Opinion: The Next Generation of ADCs Will Improve Cancer Treatment

cancer cells and antibodies_Taylor Tieden

Pictured: Cancer cells and antibodies/Taylor Tieden for BioSpace

In recent years, the field of antibody-drug conjugates has seen a resurgence in research and clinical development efforts, driven in large part by the clinical benefit provided to cancer patients treated using this novel therapeutic approach. After decades of technological advancements and learnings that have helped us better understand these complex molecules, ADCs have now entered their golden age, with the field energized to broaden the responsive patient population, enhance the sustainability of therapeutic responses, and, equally important, improve their tolerability.

That’s why we at Zymeworks and others in the ADC space are now working to develop a new generation of these promising cancer therapeutics

Pluses and Minuses of Current ADCs

ADCs represent a significant advance in therapeutic engineering. They combine an antibody, a linker or conjugation method, and a payload into a single molecule for delivery to a specific target. Building on the successful development of the first approved ADCs (Adcedtris, Kadcyla, Mylotarg and Besponsa), a total of eight ADCs were approved by the FDA between 2019 and 2022. These approvals represent important advances in the treatment of both liquid and solid tumors using a range of payload mechanisms with varying potency.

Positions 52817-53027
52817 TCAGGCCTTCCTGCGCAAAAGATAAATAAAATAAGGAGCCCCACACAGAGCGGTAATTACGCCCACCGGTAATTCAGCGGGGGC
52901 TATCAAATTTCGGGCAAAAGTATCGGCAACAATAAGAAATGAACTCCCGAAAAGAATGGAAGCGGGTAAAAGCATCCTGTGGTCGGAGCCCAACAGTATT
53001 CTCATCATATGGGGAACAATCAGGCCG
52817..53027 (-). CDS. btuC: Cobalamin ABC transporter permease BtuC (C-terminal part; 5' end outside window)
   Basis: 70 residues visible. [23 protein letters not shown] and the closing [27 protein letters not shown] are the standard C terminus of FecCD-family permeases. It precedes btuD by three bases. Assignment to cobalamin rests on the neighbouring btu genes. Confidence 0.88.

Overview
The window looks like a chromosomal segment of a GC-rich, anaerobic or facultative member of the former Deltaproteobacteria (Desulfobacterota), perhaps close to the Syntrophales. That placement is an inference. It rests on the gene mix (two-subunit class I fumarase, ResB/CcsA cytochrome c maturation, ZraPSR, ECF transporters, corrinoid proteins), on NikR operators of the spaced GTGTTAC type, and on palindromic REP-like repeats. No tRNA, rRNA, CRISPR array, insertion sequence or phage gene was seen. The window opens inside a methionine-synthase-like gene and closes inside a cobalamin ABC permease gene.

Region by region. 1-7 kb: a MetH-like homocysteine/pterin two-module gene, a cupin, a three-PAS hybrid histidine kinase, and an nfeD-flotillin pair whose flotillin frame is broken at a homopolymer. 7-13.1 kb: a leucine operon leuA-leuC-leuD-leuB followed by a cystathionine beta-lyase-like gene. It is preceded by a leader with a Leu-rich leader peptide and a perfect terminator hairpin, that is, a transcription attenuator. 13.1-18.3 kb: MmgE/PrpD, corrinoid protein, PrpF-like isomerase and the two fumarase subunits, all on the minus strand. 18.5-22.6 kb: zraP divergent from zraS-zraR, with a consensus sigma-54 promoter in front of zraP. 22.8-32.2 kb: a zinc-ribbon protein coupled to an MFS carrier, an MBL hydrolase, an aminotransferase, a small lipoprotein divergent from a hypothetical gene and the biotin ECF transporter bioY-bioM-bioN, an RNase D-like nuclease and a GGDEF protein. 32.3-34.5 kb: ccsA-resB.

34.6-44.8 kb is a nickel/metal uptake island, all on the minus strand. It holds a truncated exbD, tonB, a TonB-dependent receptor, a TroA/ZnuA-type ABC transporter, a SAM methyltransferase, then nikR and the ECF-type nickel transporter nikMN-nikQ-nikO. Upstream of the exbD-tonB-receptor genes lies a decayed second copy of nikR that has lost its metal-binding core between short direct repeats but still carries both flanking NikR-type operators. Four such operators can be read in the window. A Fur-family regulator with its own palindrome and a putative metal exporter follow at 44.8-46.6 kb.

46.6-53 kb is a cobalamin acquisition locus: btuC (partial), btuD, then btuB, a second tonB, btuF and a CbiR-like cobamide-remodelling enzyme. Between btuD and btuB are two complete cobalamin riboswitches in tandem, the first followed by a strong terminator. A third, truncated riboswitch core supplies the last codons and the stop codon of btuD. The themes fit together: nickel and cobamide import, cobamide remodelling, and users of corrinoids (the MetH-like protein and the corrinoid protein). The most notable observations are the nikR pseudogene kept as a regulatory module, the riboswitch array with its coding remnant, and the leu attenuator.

But many current ADC-based treatments are associated with high discontinuation rates, especially those with the more established payload classes such as auristatins, maytansinoids and pyrrolobenzodiazepine (PBD) dimers. Another payload class that has emerged in recent years and represents a promising alternative in the treatment of several types of cancer is camptothecins. There are currently two approved camptothecin ADCs, Enhertu (trastuzumab deruxtecan) and Trodelvy (sacituzumab govitecan). While data has shown that they provide significant therapeutic benefit for patients with different types of cancer, camptothecin ADCs can present limitations and exhibit severe toxicities such as neutropenia, anemia, interstitial lung disease and gastrointestinal effects.

Moving Toward Improved ADCs

Emerging clinical data suggest that treatment-related off-target toxicities and maximum tolerated doses in patients are primarily related to ADC payloads. By contrast, the efficacy of ADC-based treatments, especially for solid tumors, is likely driven by a complex combination of targeted payload delivery, free payload exposure and tumor sensitivity to the molecule’s components. ADC features (including conjugation and drug-linker designs) and target expression may influence sites and rates of ADC disposition, and thus tumor, tissue and systemic exposure to the payload. It is essential that researchers consider and optimize all ADC payload properties—including the target, antibody, linker, and payload itself—to maximize clinical efficacy while balancing the risk of toxicities.